The Obama administration may get another chance at talks. The North Koreans have hinted in a variety of ways, including in conversations with recent foreign visitors, that they might be willing to ship out the fresh fuel rods that could restart their reactor and be turned into weapons-grade plutonium. A moratorium on missile and nuclear tests may also be possible.
Hill and others are absolutely right that none of these moves, even if they were implemented and verified, would mean the North giving up all of its nuclear weapons. But they could slow down the pace of Pyongyang’s nuclear push and possibly halt its programs, which on its own would make the peninsula a somewhat less scary place.
There is no question that any negotiation with North Korea—even on interim or partial steps such as these—will be frustrating, drawn-out and painful. But what are the alternatives? The nearly two years of “strategic patience” from Washington and Seoul, the emphasis on hanging tough, supporting sanctions, and pressuring China to rein in Pyongyang, have singularly failed to produce a positive change in North Korean behavior. Instead, we have seen a missile and nuclear test, the unveiling of a new uranium plant at Yongbyon, the sinking of the Cheonan, and the shelling of Yeonpyeong Island—not exactly a record of success.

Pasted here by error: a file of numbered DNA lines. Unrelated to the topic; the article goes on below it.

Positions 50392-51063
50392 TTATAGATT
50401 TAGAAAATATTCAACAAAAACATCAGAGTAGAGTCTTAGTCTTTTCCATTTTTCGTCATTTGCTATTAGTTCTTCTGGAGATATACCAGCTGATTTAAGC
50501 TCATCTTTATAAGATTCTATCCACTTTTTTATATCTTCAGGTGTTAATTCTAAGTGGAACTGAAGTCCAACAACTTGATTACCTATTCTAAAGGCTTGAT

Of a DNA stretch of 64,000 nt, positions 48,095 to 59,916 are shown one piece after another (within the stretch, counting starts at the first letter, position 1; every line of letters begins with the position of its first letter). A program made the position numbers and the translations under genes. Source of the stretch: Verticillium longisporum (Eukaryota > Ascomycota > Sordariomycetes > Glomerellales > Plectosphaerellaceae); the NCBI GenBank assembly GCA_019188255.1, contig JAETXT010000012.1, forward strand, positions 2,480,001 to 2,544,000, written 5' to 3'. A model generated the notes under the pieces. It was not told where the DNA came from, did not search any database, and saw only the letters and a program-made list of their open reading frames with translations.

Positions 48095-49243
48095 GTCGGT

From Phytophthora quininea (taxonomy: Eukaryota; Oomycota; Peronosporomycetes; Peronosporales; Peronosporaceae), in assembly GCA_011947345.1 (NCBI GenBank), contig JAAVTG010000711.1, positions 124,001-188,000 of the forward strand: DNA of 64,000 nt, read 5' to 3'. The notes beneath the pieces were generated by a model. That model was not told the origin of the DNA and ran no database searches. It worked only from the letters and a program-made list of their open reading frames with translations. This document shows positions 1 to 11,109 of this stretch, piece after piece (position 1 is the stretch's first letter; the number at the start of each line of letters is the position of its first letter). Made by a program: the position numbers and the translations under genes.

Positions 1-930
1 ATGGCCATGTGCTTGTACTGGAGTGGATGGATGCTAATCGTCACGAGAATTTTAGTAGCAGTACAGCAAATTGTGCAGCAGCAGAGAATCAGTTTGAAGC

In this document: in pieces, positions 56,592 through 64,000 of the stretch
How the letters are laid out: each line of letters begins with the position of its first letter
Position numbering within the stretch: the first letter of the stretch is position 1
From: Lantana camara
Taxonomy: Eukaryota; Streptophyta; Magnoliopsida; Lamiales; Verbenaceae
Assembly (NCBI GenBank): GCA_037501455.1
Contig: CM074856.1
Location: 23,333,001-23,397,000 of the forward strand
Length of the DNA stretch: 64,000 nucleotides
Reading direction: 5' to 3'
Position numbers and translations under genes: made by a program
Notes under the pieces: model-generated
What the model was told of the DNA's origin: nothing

By contrast, the history of the Six Party Talks suggests that some things can indeed be accomplished at the negotiating table, as even Defense Secretary Robert Gates noted on his recent trip to Asia, when he told reporters “We think there is some urgency to proceeding down the track of negotiations and engagement.”[vi]
It’s not going to prompt the North to give up all its nukes any time soon, if ever. But in a situation where there are few good choices regarding North Korea, resuming the Six Party Process with the goal of reducing tensions and testing Pyongyang’s intentions remains the least bad alternative.
Mike Chinoy is a Senior Fellow at the U.S.-China Institute at the University of Southern California and the author of Meltdown: The Inside Story of the North Korean Nuclear Crisis.
[i] “C. Hill, 6PT Useless,” The Nelson Report, Jan. 27, 2011.
[ii] The text of the September 19, 2005 declaration can be found at: http://www.state.gov/p/eap/regional/c15455.htm.
[iii] “Statement of Assistant Secretary of State Christopher R. Hill at the Closing Plenary of the Fourth Round of Six Party Talks,” September 19, 2005.
[iv] For a detailed account of the Banco Delta Asia episode, see Mike Chinoy, Meltdown: The Inside Story of the North Korean Nuclear Crisis, (St. Martin’s Press, 2009), chapter 15.
[v] The text of the February 13, 2007 agreement can be found at: http://www.washingtonpost.com/wp-dyn/content/article/2007/02/13/AR2007021300508.html.
[vi] Anne Gearan, “Gates: North Korea Will Pose Direct Threat to U.S.,” Associated Press, January 11, 2011.